'Saving Jerusalem'

The controversial plan to separate the city’s Jews and Arabs – and some reactions.

By
June 4, 2016 10:04
Haim Ramon

Haim Ramon. (photo credit: Wikimedia Commons)

 
X

Dear Reader,
As you can imagine, more people are reading The Jerusalem Post than ever before. Nevertheless, traditional business models are no longer sustainable and high-quality publications, like ours, are being forced to look for new ways to keep going. Unlike many other news organizations, we have not put up a paywall. We want to keep our journalism open and accessible and be able to keep providing you with news and analyses from the frontlines of Israel, the Middle East and the Jewish World.

As one of our loyal readers, we ask you to be our partner.

For $5 a month you will receive access to the following:

  • A user experience almost completely free of ads
  • Access to our Premium Section
  • Content from the award-winning Jerusalem Report and our monthly magazine to learn Hebrew - Ivrit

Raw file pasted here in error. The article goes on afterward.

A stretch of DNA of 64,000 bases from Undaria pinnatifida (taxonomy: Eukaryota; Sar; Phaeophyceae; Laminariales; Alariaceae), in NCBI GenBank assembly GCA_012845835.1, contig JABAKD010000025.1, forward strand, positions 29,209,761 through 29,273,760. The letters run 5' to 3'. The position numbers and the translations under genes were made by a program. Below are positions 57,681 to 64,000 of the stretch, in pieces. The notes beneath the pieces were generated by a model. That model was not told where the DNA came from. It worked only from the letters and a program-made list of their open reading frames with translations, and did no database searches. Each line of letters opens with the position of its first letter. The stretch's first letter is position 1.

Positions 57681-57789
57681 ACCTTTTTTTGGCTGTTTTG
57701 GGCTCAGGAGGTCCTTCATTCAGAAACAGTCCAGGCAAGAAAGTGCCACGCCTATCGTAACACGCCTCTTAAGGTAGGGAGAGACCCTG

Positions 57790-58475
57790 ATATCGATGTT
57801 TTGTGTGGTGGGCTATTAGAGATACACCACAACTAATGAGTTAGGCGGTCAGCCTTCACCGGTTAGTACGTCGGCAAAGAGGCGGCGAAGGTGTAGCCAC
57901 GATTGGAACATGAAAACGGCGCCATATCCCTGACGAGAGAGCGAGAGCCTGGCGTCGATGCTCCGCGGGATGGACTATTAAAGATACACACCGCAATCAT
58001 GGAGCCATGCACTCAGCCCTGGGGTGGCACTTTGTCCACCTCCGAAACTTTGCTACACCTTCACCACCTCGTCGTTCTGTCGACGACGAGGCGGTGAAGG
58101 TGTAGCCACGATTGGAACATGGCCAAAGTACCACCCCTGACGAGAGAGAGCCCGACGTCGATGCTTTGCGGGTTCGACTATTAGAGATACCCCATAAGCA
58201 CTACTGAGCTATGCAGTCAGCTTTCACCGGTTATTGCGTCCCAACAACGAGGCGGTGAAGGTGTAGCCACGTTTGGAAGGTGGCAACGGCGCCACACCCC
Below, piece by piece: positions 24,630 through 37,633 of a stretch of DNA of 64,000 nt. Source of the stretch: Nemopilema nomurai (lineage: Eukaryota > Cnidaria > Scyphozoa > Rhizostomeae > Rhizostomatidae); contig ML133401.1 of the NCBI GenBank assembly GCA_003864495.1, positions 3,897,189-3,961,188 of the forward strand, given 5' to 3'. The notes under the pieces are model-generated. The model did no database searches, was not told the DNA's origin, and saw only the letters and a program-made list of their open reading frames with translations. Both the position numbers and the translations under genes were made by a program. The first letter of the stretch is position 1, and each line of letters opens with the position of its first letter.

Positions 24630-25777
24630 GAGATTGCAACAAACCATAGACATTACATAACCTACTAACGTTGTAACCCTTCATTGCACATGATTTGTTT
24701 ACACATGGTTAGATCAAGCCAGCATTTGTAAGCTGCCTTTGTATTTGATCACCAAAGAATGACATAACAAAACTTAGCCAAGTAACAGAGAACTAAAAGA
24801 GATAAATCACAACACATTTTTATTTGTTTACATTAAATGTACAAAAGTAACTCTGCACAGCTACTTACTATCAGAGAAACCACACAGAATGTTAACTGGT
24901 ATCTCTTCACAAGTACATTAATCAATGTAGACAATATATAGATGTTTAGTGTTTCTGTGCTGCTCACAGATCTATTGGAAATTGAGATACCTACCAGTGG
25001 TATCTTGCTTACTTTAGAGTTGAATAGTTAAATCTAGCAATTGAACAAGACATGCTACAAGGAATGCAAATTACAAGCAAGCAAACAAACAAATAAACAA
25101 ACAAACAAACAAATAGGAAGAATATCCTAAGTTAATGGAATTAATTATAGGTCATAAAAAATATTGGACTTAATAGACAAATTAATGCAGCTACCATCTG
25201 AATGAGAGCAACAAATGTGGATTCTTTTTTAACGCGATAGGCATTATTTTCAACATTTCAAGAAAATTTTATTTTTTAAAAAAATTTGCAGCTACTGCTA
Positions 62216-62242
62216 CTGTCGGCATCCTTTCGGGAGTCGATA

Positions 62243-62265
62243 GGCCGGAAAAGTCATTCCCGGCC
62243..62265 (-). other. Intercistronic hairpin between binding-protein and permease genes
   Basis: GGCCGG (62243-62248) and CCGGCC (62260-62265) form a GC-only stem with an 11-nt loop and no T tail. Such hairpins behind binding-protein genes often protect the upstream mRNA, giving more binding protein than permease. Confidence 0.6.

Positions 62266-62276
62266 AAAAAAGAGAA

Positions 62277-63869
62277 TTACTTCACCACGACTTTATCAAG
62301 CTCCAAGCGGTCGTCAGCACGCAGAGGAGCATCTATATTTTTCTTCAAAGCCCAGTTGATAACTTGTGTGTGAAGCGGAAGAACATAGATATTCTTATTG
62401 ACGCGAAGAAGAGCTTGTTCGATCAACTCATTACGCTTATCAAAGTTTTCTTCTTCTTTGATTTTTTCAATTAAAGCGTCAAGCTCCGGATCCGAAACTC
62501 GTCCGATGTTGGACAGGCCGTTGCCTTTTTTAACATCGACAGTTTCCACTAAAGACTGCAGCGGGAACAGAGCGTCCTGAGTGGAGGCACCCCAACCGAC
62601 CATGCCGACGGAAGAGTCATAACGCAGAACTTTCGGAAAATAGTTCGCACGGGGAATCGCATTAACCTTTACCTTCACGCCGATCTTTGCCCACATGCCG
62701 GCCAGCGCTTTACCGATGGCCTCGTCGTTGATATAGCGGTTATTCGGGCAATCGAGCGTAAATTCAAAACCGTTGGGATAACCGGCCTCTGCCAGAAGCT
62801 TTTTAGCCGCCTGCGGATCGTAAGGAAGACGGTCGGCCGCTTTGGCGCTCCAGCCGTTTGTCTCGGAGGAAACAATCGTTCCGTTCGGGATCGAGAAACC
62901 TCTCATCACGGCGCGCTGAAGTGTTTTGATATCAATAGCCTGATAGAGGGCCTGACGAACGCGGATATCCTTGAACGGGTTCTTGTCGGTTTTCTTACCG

• A brand new ePaper featuring the daily newspaper as it appears in print in Israel

Help us grow and continue telling Israel’s story to the world.

Thank you,

Ronit Hasin-Hochman, CEO, Jerusalem Post Group
Yaakov Katz, Editor-in-Chief

UPGRADE YOUR JPOST EXPERIENCE FOR 5$ PER MONTH Show me later Don't show it again

A few weeks ago, a new political initiative for the future of Jerusalem was presented. The Movement to Save Jewish Jerusalem was launched, proposing a plan of separation between Jews and Arabs in order to ensure the city’s Jewish majority.

From the time it debuted, the plan raised opposition and even anger among both right- and left-wingers in Jerusalem.

Read More...

Related Content